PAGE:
We motorists are tired of the punishment. Please, politicians, de-escalate. Stop the war.

All I am saying is give peace a chance.

Originally published by Fox and Hounds Daily

ditor of the Los Angeles Business Journal

Los Angeles: The City Of Whining About The Car


los-angeles-freeway-helicopter-1There was something very strange about the Los Angeles City Council debate on the day they adopted the Mobility Plan 2035.

On August 11, the council was rushing to pass a 20-year plan that called for removing traffic lanes on busy streets to make room for 300 miles of protected bike lanes. Councilman Mike Bonin told his colleagues how much safer the roads would be once traffic was slowed by the lane reductions.

“Only 5 percent of those hit by a car going 20 miles per hour die,” Bonin said. “Over 80 percent of those who are hit by a car going 40 miles per hour die.”

You don’t typically hear an elected official arguing for slowing city traffic to 20 miles per hour. And then the council members began to hint that the plan wasn’t binding on anybody.

“Every particular project will need to be vetted by you, in your district, with your constituents,” Bonin told his colleagues.

“This is a concept,” council president Herb Wesson said. “If you choose to vote on this today, it will not be put in place tomorrow.”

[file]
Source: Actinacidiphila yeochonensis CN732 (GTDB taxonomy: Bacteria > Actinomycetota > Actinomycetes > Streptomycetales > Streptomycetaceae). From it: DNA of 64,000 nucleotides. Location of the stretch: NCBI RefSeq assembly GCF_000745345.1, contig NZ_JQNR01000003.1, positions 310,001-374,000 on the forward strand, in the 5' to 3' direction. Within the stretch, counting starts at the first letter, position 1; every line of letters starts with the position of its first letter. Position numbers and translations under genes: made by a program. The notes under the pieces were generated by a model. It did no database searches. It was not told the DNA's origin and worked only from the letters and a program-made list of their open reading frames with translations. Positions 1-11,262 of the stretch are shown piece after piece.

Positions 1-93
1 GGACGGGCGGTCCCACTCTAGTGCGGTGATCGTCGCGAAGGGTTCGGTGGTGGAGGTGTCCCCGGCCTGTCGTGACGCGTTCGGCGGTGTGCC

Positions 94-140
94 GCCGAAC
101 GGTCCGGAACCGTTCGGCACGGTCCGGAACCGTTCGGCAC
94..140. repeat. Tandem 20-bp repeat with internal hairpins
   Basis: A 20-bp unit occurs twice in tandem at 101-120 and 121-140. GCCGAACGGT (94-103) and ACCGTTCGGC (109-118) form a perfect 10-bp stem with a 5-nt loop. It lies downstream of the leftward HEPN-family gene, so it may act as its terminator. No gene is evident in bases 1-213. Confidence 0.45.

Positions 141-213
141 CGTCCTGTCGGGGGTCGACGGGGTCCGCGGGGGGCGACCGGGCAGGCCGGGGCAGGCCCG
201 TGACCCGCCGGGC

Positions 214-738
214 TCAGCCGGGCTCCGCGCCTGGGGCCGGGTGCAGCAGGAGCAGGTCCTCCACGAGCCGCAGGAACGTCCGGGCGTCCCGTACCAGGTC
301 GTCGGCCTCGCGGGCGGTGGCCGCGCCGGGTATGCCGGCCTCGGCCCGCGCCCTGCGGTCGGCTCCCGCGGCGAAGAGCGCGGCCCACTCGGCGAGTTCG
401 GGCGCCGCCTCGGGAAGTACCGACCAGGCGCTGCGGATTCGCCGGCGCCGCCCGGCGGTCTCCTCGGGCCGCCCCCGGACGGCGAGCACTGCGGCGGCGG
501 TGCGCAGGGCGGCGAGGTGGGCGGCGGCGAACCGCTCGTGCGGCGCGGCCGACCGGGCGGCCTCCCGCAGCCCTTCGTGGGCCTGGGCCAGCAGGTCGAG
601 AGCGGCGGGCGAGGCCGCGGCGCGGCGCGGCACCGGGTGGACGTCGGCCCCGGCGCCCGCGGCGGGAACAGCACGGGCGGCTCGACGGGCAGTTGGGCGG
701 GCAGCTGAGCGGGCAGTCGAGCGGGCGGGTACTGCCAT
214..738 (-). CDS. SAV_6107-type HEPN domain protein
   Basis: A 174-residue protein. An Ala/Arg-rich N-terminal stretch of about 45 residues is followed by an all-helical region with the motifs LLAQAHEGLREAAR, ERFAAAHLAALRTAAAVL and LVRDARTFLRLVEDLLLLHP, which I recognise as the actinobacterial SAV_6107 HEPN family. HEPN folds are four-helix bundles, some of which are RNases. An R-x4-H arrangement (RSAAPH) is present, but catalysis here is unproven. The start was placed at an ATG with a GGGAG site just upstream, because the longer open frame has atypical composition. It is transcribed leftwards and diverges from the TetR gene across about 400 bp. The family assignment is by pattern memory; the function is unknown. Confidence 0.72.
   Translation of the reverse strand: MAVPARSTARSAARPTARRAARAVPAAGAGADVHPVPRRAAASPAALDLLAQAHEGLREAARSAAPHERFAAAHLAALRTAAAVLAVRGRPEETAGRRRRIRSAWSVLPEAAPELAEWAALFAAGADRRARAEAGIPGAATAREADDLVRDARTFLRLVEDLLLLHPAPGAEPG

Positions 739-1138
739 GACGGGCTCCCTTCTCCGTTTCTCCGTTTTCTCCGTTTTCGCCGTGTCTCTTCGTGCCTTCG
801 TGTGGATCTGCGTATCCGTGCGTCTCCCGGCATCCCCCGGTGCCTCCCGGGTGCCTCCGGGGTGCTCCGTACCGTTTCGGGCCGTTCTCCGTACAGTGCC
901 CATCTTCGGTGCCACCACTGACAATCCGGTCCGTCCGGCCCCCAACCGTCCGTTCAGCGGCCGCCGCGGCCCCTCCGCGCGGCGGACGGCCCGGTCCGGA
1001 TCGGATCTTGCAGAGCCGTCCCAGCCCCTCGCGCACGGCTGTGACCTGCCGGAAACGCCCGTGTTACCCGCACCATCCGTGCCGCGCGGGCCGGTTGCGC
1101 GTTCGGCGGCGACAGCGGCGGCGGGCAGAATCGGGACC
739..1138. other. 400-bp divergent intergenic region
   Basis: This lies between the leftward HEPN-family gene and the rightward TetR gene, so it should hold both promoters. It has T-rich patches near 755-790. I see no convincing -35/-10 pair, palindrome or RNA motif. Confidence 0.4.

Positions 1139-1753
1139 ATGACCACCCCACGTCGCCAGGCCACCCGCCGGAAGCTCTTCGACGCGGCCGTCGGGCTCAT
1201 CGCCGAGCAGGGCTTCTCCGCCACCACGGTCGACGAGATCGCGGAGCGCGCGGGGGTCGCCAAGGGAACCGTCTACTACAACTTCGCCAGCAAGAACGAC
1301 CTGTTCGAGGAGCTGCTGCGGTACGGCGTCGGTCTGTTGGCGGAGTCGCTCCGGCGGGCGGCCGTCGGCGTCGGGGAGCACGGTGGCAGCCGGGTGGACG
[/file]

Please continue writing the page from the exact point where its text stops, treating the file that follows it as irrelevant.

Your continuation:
They called it “a vision statement,” and “an aspirational document.” And then the truth came out.

“This is a document that also helps us get a lot of money from somewhere else,” Bonin said. “This is a document that can help us get active transportation funds from the state. This is a document that can help us tap into cap-and-trade funds because it will help us reduce greenhouse gas emissions. This is a smart thing to be doing.”

Sacramento has more than a billion dollars available for projects that reduce greenhouse gases, money that is pouring in from new fees on gasoline and diesel fuel that began on Jan. 1. The cash goes into a fund for politicians to hand out to anything green, or greenish.

And that’s why officials have turned Los Angeles, the city of the car, into the city of whining about the car.

“We have for too long been wedded to the single-occupancy vehicle,” Bonin intoned.

But how many people in Los Angeles want to divorce their cars?

A test is underway in Northridge, where Reseda Boulevard between Parthenia and Plummer has been declared one of the city’s “Great Streets.” It’s now the site of L.A.’s only protected bike lanes.

“People love it,” City Council representative Mitchell Englander said, “it’s brought back new vibrancy to an area that didn’t have that.”

Mayor Garcetti says the Great Streets initiative aims to create “transformative gathering places for Angelenos to come together.” So in addition to the bike lanes, the Reseda Boulevard sidewalks were given a paint job and some outdoor furniture.

But on a recent afternoon, no one was transforming or gathering on the new streetscape. The scattered furniture — yellow benches, chairs and tables styled to suggest a 1960s living room — sat empty and grimy, facing the traffic or turned toward the gritty storefronts, bolted to a sidewalk that had been painted to look like flagstones.